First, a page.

Being the drummer in one of the worlds biggest rock bands clearly isn’t enough for Taylor Hawkins, and nor should it be – it would be wrong of him to keep a voice, so finely tuned (I avoided “Taylor-made”) for fronting a rock band, to himself.
This is the third solo outing from Hawkins, and second under the Coattail Riders moniker. 2010’s Red Light Fever was fantastic, so here we are nine years later, with Get the Money…
Hawkins has roped in a who’s who of musical guests for this record, including Foos band mate, Dave Grohl, Duff McKagan, Perry Farrell, Christie Hynde, Nancy Wilson, Roger Taylor, and LeAnn Rimes of all people. Opening with Crossed the Line, the record fires up in fine form, and while it’s been nine years since Red Light Fever, this track could easily slip straight into that record.
A little theatrical, a little self deprecating, but a whole lot of rock is what’s in store. Don’t Look At Me sees Hawkins trading vocals with Nancy Wilson – her voice still nothing short of immaculate, and his own voice, gravelly and an excellent contrast.
You’re No Good At Life No More is a partial ballad, featuring Dave Grohl. During the choruses though, ballad territory is well and truly left behind, as the song becomes a bombastic up beat pop infused rocker. The entire piece is wearing Hawkins love of Queen on it’s leave – and that will come up again, probably multiple times through the course of this record.
Perry Farrells unmistakable voice turns up on I Really Blew It. A fun track, quirky and just a little weird, but definitely fun. Queen of the Clowns on the other hand, is a much more grounded affair. Hawkins vocals are sensational – and if he wasn’t the drummer in one of the worlds biggest band, he could have a great career off his own merits.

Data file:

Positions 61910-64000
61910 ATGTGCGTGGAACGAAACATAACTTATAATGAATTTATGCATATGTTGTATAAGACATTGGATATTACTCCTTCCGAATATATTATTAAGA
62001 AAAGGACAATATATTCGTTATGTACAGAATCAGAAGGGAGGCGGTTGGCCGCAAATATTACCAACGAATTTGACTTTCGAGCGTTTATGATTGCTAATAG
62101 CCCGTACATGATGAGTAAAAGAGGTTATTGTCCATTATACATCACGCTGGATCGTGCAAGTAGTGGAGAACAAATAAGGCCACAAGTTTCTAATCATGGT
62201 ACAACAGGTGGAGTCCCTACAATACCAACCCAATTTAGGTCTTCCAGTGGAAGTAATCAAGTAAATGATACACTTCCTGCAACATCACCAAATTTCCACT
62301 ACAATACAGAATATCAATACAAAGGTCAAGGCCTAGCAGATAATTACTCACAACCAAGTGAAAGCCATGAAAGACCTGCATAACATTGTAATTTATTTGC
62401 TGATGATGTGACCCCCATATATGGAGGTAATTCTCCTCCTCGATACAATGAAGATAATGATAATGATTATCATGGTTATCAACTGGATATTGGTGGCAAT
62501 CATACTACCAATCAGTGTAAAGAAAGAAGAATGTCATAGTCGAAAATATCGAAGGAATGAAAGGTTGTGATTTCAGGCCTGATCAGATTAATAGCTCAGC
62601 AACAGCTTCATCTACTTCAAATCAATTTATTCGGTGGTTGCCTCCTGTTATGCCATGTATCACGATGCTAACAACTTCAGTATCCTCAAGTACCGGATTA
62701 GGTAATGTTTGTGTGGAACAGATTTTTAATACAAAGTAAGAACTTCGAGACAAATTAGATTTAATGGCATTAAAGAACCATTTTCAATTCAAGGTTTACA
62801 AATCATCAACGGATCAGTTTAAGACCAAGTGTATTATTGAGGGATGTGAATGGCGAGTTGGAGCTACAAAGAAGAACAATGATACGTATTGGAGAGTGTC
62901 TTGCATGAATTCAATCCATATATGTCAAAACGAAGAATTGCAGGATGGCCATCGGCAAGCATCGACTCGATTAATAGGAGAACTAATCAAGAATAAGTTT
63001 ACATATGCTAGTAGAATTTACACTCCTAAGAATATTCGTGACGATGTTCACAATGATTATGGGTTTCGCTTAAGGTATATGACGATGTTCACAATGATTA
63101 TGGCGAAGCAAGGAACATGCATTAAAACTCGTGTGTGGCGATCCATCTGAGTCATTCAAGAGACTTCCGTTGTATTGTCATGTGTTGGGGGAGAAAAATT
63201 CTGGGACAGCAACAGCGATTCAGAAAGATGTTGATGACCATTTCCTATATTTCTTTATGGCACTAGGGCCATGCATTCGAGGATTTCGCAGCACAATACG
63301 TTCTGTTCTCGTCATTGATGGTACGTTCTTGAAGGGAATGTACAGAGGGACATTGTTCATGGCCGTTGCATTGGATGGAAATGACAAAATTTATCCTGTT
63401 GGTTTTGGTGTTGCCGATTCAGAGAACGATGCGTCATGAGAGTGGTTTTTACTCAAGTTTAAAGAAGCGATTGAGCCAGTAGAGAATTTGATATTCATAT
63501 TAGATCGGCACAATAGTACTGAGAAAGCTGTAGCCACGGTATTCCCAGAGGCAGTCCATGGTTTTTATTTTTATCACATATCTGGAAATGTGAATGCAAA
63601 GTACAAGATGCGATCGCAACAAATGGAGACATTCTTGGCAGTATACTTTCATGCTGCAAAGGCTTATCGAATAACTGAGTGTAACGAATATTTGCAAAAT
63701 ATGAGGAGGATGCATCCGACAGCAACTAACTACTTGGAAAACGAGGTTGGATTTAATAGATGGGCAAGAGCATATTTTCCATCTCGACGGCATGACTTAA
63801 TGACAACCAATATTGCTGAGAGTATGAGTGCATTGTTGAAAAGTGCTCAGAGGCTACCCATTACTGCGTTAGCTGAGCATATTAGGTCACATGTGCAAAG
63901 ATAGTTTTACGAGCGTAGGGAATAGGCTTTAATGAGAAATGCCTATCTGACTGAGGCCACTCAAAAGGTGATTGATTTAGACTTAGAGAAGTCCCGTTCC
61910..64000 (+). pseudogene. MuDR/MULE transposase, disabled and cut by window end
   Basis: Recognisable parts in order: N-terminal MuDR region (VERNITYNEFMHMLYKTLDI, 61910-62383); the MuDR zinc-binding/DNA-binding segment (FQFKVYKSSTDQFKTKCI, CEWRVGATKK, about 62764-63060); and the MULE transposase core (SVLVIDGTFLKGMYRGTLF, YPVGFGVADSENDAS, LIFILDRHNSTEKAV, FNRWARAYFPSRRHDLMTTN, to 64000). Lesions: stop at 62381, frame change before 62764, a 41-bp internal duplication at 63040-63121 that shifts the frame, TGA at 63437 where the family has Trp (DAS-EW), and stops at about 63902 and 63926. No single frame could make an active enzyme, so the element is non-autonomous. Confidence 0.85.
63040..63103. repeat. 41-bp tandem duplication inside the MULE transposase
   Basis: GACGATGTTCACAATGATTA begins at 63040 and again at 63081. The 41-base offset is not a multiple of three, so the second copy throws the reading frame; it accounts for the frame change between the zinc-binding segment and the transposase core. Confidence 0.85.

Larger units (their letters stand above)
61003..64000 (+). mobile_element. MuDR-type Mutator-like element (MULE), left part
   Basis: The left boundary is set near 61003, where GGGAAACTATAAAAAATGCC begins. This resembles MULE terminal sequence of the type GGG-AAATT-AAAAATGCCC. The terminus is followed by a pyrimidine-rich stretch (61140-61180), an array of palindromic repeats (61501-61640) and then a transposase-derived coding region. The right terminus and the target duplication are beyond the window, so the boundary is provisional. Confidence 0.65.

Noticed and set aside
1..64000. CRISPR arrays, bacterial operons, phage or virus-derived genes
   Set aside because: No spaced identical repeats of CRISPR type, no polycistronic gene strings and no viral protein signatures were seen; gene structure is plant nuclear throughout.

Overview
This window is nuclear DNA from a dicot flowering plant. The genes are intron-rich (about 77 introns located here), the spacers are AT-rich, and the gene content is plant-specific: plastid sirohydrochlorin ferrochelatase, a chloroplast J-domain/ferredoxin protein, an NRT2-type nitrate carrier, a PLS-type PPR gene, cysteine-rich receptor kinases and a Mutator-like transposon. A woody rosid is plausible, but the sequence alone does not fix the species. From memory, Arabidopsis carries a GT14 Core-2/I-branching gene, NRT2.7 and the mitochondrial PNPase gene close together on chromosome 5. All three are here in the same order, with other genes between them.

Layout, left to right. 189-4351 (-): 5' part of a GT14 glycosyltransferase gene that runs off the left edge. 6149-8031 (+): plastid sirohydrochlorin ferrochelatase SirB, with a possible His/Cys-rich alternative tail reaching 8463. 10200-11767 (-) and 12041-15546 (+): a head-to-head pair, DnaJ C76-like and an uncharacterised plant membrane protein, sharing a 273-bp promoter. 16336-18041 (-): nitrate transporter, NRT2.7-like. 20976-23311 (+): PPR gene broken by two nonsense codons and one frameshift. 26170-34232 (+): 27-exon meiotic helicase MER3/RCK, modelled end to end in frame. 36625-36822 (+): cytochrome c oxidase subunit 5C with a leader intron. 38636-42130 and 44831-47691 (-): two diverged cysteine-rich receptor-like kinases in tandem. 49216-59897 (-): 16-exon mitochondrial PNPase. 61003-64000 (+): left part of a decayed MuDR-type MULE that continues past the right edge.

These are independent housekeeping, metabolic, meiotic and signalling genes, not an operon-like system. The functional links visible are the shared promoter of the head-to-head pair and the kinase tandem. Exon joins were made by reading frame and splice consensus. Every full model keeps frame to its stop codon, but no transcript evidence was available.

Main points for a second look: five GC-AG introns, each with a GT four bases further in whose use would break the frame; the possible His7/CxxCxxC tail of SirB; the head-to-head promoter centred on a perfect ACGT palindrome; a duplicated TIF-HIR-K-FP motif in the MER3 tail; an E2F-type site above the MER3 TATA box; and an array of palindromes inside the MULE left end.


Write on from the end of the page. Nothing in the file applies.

The title track is a very 70’s inspired, almost psychedelic piece. Chrissie Hyndes vocals offer a velvety smooth layer to this track, and the whole thing comes together so well, that it’s an undeniable highlight.
C U In Hell builds slowly and swirls towards bold choruses, while Middle Child is one of the most guitar driven tracks on offer. On the other hand, Kiss the Ring has an electro feel to begin with. It eventually becomes a solid rock track, with some great lead guitar flourishes, but also features some of Hawkins best vocals.
Closing track, Shapes of Things, features a retro vibe, but then again, so has the majority of this album. The Queen influence shines through again on those backing vocal harmonies, and in the way that this seems to become a different song at its mid point. Excellent and energetic closer.
This is definitely an interesting listen, covering a lot of bases, and holding your attention for its entire 49 minute duration. Hopefully it’s not another nine years before the Coattail Riders appear again!